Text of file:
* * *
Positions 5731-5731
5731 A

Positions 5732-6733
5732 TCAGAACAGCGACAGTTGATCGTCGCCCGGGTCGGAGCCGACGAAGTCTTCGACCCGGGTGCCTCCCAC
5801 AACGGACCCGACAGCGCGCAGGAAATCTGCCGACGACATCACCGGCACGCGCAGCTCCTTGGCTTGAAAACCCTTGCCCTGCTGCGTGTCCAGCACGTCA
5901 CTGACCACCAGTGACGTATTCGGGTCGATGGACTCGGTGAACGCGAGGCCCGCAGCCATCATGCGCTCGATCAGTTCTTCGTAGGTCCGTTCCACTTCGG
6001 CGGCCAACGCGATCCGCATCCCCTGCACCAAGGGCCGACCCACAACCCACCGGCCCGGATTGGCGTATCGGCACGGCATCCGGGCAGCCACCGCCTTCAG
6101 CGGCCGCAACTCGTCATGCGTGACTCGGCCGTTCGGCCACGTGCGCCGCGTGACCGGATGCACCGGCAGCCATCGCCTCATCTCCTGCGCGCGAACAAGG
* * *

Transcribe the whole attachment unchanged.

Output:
Positions 5731-5731
5731 A

Positions 5732-6733
5732 TCAGAACAGCGACAGTTGATCGTCGCCCGGGTCGGAGCCGACGAAGTCTTCGACCCGGGTGCCTCCCAC
5801 AACGGACCCGACAGCGCGCAGGAAATCTGCCGACGACATCACCGGCACGCGCAGCTCCTTGGCTTGAAAACCCTTGCCCTGCTGCGTGTCCAGCACGTCA
5901 CTGACCACCAGTGACGTATTCGGGTCGATGGACTCGGTGAACGCGAGGCCCGCAGCCATCATGCGCTCGATCAGTTCTTCGTAGGTCCGTTCCACTTCGG
6001 CGGCCAACGCGATCCGCATCCCCTGCACCAAGGGCCGACCCACAACCCACCGGCCCGGATTGGCGTATCGGCACGGCATCCGGGCAGCCACCGCCTTCAG
6101 CGGCCGCAACTCGTCATGCGTGACTCGGCCGTTCGGCCACGTGCGCCGCGTGACCGGATGCACCGGCAGCCATCGCCTCATCTCCTGCGCGCGAACAAGG